Understanding Home Loans Programs
Common Loan Programs:
- 30-Year Fixed Loans
- 15-Year Fixed Loans
- Adjustable-Rate Mortgages (ARMs)
- Interest Only Loans
- Investment Loans
- Stated Income Loans/Low Doc or No Doc Loans
Specialty Loan Programs:
- FHA Loans
- VA Loans
A lot of first-time buyers want to know what kind of loan to get. I recommend 30-year fixed loans most of the time because the interest rate never changes- which means your mortgage payment never changes, and you reduce the principal balance and pay off the loan over time. Sometimes buyers can’t wait 30 years to pay off their house and want to pay it off quicker and choose a 15 year fixed loan. 15 year fixed loans offer slightly better interest rates but also have higher monthly payments.
I rarely recommend adjustable rate mortgages, or interest-only mortgages because these do have some downside risks. With adjustable-rate mortgages, your interest rate could go up and that means your monthly payment could go up as well. With interest-only loans, you don’t reduce principal so the loan balance doesn’t decrease over time lowering your leverage, increasing your equity, and ending mortgage payments after the loan is paid off.
Point or No Point Loans
With loan programs, you can usually have the option to choose between a “1 point loan” or “no point loan”.
What is a Loan Point?
A Loan point is a buyer closing cost paid in escrow. 1 point equals 1 percent of the loan amount.
For Example: Lets say you are buying a $600,000 house with 20% down. That means, in regards to home loans, you will have a loan amount of $480,000. 1 point or 1% of this amount would be $4,800. This $4,800 will be cash paid out of pocket by you the buyer before closing and will raise your closing cost.
Is Paying a point worth it?
Because paying a point will lower the interest rate for the life of the loan. Let’s say that the interest rate for no points is 4.25% and that by paying a point you can lower the interest rate by 1/8 of a percent or 0.125 so that the new rate would be 4.125% and that it’s the $480,000 loan we talked about above.
|No Point Loan||1 Point Loan|
|Monthly Mortgage Payment||$2,361||$2,326|
You can now calculate how long it will take for this point to pay for itself, by taking the cost of 1 point and dividing by the monthly savings. $4,800/$35 = 137 months or 11.5 years. In this example if the buyer were planning to stay in the property for 11 years this might make sense to do, otherwise, I would stick with no point home loans. Over 10 years 4.25% loan will pay $186,000 in interest while 4.125% will pay $180,000 in interest.
The problem nowadays with paying points is lenders aren’t giving very big discounts, if the discount for a point was ¼ or ½ a percent, that would be a lot more attractive for buyers. Another downside of buying a point is that it increases your closing costs rather significantly. You will have to decide for yourself.
How much do I qualify for?
The next thing that buyers want to find out is how much they can buy. There is a difference between what you qualify for versus what you are willing to spend.
For stated income loans that come in and out of the market, you can claim whatever income you want- although a lot of these buyers tend to get over their heads. A great example would be a salesperson in their first year who made 4K, 4K, 6K, and 14K in their first four months. They probably will assume from now on, they will always make 14K a month or more. If you get a loan payment that you can’t afford you will risk losing your down payment so be conservative if you are stating your finances.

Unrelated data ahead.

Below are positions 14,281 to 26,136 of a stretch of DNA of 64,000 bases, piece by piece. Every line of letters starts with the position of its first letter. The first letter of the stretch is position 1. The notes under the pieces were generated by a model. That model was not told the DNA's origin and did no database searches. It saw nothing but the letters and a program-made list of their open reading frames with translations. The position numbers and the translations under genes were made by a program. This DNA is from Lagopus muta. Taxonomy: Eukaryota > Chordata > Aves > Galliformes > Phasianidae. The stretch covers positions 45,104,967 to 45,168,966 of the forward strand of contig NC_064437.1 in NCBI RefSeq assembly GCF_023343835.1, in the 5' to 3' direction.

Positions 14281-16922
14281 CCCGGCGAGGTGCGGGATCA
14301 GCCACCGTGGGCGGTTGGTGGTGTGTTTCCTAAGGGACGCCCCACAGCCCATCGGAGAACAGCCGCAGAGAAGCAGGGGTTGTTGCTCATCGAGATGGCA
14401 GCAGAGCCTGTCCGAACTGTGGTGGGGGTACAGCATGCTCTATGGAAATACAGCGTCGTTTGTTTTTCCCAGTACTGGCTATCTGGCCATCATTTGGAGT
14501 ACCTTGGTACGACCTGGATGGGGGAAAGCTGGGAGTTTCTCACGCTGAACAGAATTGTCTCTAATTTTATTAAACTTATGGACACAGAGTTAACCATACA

For most of us, we will need documented income to qualify for a loan. This means the income that shows up on your taxes. The bank will look at your NET income, and not your gross. So lets suppose you own a small business, and you made $150,000 gross income, but then wrote off in your schedule C $140,000 in business expenses- that means your net income is $10,000 and that’s the income the lender is going to use to qualify you.
The bank takes an average of two years income. If your income increased they average it. So if you made $60,000 net income last year and $75,000 net income this year, they will give you $67,500 income. If your income decreased from this year to last year, the bank takes the lower income. Let’s suppose you made $75,000 net income last year and $60,000 net income this year, they will give you $60,000 income.
How much can I borrow when it comes to home loans?
Use this great online tool, it’s the easiest way:
The mortgage amount you can qualify for is directly related to your net income. First, the bank will subtract any debt payments (for example a credit card payment or car payment) from your net income, then with what remains they will not loan more than a 35-40% debt to income ratio. If you are currently paying rent, and plan to live in the property as your primary residence then rent won’t be counted against you because they assume you will be living in your new home. If you are buying the property as an investment, your monthly living expense will also be subtracted from your net income.
Do you need help with home loans? Please call me directly at (310) 388-7332 or click the button below and I will be in touch.